"Eat Bluff oysters neat", is the advice avid oyster lovers have been dishing out ahead of the Bluff oyster season, kicking off this March.
Serving a "neat" Bluff oyster is as you'd expect - its simply perfect served as it is - fresh, raw and straight from the shell. If you like a little sophistication, you can garnish them with a splash of lemon juice though some say that even this addition is more than New Zealand's fresh and succulent Bluff oysters need, in order to taste fantastic. Some seafood restaurants have even been spotted with Bluff oyster shots on their menu - "neat" both in presentation, and in character.
Coming fresh in to season now, Bluff oysters are being celebrated as the Fish of the Month for March: www.fishofthemonth.co.nz. A high demand for Bluff oysters has been anticipated again this season with early indications pointing to another bumper catch.
The oysters from Bluff are reputed to have aphrodisiac qualities. Although no specific research currently exists to support this, they contain high levels of zinc which assists with hormone regulation and may increase libido.
A must-try for any Kiwi, it's great to know that only a certain number of Bluff oysters (also known as 'dredge oysters') are carefully harvested from our waters each season in order to maintain sustainable stocks for years to come.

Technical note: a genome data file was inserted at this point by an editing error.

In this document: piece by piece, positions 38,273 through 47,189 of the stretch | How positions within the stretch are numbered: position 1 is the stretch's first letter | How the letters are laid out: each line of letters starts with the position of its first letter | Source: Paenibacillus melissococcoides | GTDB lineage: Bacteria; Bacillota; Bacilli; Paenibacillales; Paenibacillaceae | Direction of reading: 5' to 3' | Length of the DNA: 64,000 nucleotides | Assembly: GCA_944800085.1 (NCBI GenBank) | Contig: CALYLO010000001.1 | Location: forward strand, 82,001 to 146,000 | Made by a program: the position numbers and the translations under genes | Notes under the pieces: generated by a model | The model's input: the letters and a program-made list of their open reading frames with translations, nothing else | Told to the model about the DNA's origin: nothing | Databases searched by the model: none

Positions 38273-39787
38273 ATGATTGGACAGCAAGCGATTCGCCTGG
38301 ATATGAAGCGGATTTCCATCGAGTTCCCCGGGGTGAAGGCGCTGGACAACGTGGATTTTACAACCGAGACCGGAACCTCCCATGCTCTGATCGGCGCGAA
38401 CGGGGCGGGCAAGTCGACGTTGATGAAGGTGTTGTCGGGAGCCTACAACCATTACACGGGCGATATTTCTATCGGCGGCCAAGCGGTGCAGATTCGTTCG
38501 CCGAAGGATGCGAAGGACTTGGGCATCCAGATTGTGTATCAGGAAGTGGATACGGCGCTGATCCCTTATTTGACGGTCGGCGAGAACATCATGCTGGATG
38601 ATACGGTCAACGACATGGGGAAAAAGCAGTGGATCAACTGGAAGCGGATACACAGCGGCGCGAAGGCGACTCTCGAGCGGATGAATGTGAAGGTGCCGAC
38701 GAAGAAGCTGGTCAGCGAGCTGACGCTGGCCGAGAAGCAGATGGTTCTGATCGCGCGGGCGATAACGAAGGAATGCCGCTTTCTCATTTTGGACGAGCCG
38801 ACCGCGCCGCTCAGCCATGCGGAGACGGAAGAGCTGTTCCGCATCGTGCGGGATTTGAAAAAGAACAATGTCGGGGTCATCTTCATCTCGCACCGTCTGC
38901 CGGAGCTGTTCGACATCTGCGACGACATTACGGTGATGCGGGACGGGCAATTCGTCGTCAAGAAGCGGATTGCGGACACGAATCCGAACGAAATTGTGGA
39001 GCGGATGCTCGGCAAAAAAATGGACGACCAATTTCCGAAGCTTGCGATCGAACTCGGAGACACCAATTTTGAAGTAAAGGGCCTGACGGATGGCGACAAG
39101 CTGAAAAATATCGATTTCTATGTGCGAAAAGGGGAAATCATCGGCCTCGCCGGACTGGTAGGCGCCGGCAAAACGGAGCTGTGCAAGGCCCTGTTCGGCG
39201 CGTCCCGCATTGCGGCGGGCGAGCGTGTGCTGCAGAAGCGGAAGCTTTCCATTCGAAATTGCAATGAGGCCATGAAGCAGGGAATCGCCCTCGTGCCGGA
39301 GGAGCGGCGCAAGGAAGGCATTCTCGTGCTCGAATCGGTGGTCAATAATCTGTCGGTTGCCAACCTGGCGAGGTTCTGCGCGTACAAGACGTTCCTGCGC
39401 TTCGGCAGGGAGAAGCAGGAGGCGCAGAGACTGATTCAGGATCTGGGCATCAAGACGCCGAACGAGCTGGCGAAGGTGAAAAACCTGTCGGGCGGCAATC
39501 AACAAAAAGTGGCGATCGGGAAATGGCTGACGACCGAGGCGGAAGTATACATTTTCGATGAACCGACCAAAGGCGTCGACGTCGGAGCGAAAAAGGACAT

New Zealand's Bluff oysters are nature's own ready-made finger food, or meal ingredient, great served raw and neat, or cooked and garnished. Don't miss out; get them right now while they're at their best!
For more information, contact:
Fish of the month is a promotional programme managed by Seafood New Zealand which focusses on one seafood species per month, providing key information on taste, texture, nutrition and sustainability of the seafood species in New Zealand www.fishofthemonth.co.nz.
Seafood New Zealand is the national body representing industry at a national and international level and adding value by promoting New Zealand seafood and its sustainable harvest, building public awareness of the health and nutritional benefits of seafood as well as delivering science and policy support for its members.